PLANT CITY — Jeannette Teeden started work on a recent Monday with a 6:45 a.m. tutoring session.
Three hours later she was standing on a chair in the Durant High School media center, comparing the SAT reading test to "a bad date who just keeps talking to you" — and telling students how they can join the conversation.
From what to wear on test day to how to spot a trick question, her advice can help students land the score they need for a high school diploma.
But while the Hillsborough County School District is determined to help more students graduate, jobs like Teeden's are being cut back as officials work through the painful process of balancing the budget.
As a reading coach, Teeden, 36, has been referred to by district brass as an "all star" who needs to be quarterbacking a classroom instead of working in a supporting role. Resource teachers, success coaches and academic intervention specialists fall into that category as well.
Before the month is over, as many as 200 will find themselves in new roles.
The Gibson Consulting Group, which is recommending ways to pare spending, estimated Hillsborough has a surplus of 1,031 teachers, relative to other large districts. Some of the imbalance comes from years of hiring more teachers as the district adhered more strictly to state class-size limits than many of its peers. But coaches and specialists are considered part of the excess too.
At Durant, that group also includes Michelle Scolaro, 44, who works as a "success coach," a relatively new term for what used to be known as a "dropout prevention specialist." By either name, it describes someone who gets involved when a student is struggling, or not showing up.
She and Teeden have been classroom teachers before, and said they would have no problem becoming classroom teachers again.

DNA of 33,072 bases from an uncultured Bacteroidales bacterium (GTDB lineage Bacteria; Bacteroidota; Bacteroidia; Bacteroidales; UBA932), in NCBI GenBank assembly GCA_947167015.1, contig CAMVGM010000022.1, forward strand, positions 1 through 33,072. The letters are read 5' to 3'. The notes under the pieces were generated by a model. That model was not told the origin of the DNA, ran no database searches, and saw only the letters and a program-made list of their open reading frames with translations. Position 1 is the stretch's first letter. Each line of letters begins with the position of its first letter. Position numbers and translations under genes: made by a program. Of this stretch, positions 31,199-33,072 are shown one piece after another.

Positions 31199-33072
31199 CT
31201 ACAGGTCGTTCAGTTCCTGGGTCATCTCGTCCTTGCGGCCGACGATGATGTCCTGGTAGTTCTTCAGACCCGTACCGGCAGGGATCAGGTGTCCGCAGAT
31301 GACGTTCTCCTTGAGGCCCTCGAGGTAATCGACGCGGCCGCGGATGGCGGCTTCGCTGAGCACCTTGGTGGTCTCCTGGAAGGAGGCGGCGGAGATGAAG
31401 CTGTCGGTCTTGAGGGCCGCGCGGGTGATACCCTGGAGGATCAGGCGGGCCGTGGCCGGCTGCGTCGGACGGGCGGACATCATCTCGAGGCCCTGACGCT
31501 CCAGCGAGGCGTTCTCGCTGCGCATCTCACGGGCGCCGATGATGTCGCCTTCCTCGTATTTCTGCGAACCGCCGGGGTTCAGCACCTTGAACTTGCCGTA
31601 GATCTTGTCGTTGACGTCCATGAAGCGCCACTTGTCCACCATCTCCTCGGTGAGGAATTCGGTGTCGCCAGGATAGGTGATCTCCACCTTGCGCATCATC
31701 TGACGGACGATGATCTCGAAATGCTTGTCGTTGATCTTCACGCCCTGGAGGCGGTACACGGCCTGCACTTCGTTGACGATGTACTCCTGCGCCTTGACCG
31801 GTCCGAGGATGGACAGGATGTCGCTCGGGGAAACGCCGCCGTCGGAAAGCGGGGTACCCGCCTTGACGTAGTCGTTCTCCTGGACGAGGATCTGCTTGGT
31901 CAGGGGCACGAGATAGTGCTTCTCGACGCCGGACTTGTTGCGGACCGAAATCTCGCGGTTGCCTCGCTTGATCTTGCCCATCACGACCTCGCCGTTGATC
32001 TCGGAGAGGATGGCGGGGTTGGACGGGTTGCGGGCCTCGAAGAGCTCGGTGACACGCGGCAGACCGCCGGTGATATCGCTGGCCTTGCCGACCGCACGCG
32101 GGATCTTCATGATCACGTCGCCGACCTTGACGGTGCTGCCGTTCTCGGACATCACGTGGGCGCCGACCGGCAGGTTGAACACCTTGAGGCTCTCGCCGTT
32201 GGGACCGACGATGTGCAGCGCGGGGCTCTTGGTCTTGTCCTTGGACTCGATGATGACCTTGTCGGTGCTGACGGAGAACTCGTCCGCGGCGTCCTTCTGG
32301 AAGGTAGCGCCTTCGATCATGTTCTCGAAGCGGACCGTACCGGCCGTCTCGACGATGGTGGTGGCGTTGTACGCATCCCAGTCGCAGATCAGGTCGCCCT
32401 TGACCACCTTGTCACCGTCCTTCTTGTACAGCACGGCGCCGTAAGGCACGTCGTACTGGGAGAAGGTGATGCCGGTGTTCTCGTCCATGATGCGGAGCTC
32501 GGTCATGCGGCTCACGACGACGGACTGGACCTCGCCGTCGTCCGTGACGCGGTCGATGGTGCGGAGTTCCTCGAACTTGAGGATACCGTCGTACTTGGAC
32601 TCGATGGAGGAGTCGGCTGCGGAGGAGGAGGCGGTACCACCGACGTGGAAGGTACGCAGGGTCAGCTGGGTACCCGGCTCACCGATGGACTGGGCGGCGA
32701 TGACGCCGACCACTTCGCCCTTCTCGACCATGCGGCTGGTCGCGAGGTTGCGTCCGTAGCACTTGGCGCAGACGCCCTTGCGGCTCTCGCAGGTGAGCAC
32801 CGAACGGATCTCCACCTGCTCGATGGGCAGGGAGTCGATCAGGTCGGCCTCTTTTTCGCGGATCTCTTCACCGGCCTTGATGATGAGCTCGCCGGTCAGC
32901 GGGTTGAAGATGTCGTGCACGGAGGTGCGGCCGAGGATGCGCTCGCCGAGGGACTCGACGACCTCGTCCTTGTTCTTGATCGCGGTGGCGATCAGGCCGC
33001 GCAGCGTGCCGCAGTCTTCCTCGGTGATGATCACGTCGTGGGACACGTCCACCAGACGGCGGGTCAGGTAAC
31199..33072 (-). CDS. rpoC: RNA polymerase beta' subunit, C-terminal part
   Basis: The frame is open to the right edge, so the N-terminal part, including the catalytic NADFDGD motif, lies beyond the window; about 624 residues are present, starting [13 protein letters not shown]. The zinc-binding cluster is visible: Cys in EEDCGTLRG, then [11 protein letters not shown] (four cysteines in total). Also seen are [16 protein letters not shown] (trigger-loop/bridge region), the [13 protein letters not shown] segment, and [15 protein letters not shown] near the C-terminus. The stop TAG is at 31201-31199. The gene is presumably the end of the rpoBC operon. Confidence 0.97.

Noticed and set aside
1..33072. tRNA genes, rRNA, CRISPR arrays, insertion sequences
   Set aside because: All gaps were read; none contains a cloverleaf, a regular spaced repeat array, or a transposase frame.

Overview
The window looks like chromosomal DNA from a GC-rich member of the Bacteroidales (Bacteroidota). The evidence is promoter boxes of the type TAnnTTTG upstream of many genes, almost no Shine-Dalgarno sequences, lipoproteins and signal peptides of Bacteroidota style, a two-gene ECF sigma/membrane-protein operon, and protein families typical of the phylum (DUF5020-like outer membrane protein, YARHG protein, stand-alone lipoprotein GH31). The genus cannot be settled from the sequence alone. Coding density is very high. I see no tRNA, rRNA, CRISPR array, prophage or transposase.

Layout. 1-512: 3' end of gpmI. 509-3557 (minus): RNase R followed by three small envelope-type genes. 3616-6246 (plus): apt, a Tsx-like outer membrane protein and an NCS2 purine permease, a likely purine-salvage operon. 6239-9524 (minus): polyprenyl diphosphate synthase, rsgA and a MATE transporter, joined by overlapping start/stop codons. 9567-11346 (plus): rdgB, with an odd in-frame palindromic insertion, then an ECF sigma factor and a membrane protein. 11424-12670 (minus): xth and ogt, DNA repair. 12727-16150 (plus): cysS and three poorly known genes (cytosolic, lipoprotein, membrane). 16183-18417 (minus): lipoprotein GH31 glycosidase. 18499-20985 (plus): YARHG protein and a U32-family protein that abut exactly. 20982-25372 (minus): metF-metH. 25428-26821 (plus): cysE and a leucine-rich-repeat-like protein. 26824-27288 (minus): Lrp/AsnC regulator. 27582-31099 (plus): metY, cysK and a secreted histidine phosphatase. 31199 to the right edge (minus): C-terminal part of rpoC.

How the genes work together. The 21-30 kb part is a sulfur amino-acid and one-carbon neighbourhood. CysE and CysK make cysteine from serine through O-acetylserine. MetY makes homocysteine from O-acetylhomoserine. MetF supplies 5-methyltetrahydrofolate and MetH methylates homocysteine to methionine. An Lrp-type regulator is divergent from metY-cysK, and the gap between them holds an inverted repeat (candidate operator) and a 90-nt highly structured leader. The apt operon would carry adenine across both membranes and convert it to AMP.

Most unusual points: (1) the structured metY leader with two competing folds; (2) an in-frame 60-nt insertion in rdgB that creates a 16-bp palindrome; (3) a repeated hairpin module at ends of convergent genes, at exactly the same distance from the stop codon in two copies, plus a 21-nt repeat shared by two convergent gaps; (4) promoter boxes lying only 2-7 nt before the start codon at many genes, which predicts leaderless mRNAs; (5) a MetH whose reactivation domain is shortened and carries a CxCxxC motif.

But at what cost?
"I worry about two things," Scolaro said. "Our teachers and our students."
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Like most high schools, Durant has a multi-tiered system of supports that includes counselors and professionals who deal with students' multiple social and academic needs.
Teeden focuses on how to get kids caught up in their reading skills. Fewer than 42 percent of Durant's sophomores passed the Florida Standards Assessment in English language arts last year, an 11-point drop from 2014-15.
The staff sprang into action. Recognizing that the SAT and ACT tests are often easier than the FSA, and can be substituted for diploma purposes, they urged students to sign up.
"We pushed the heck out of SAT," Teeden said. Funding was available for one free test, and more if kids met the income guidelines.
It's a strategy that is working around the district, as the number of students getting diplomas with alternative tests more than doubled between 2015 and 2016.
Why the need?
Teeden says the FSA test is partly to blame.
But she recognizes the other causes. Children are more oriented towards electronic devices, and even math, than sitting with a book. That's true even of her two young sons, she said.